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Soil Moisture Melting Ancient Ice

Jackie Watters and Stephen Chignell descend into the Garwood river floodplain to investigate the recently re-exposed massive ice cliff in Garwood valley in Antarctica.
Jackie Waters and Stephen Chignell descend into the Garwood river floodplain to investigate the recently re-exposed massive ice cliff in Garwood valley in Antarctica.

Antarctica’s McMurdo Dry Valleys host landscapes that have been frozen solid for more than a million years. But on a recent expedition, scientists with the University of Texas Institute for Geophysics (UTIG) found that ice beneath the valleys’ soil is melting.

“There are places where buried ice is melting 10 times faster than it ever has since the last ice age,” said Joseph Levy, a UTIG research associate. Buried and insulated by glacial sediment since the last ice age, ice in the valleys has been protected from recent warming trends. On this expedition, scientists soon realized that enhanced soil moisture had changed the conductivity of the glacial sediment. It was no longer insulating and protecting the ice as it had been, but rather melting it by pumping heat into it.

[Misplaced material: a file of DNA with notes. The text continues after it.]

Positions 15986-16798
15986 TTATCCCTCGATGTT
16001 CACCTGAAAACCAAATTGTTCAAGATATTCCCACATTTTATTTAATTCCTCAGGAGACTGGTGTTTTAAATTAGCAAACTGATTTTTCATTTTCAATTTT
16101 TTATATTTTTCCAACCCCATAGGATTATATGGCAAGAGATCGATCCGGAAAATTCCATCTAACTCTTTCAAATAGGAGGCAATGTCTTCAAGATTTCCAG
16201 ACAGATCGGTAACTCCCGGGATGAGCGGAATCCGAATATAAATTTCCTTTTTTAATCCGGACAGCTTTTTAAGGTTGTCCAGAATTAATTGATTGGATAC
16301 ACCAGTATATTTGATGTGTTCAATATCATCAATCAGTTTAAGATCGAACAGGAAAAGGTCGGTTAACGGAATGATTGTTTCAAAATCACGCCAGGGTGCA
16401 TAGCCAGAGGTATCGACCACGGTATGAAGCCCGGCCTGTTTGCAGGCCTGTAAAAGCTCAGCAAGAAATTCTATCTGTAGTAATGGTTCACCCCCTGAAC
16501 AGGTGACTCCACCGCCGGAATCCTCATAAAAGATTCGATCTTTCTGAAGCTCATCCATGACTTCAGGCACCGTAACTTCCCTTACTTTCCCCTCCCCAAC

“It’s like using a cloth pot holder; it’s great until it gets wet and then it transfers heat instead of blocking it,” Levy said.

Though the implications of permafrost melt are concerning, Levy is encouraged by the findings and looking forward to the published research.

“Parts of Antarctica that have been stable since the last ice age are beginning to melt,” Levy said. “Once this ice is gone, it is not renewable, it doesn’t come back. You can bury it and that will keep it around longer, but ultimately it is all going to melt out.”

The month-long research project was funded by the National Science Foundation and included Jackson School of Geosciences undergraduate Logan Schmidt and UTIG post-baccalaureate student Jackie Waters.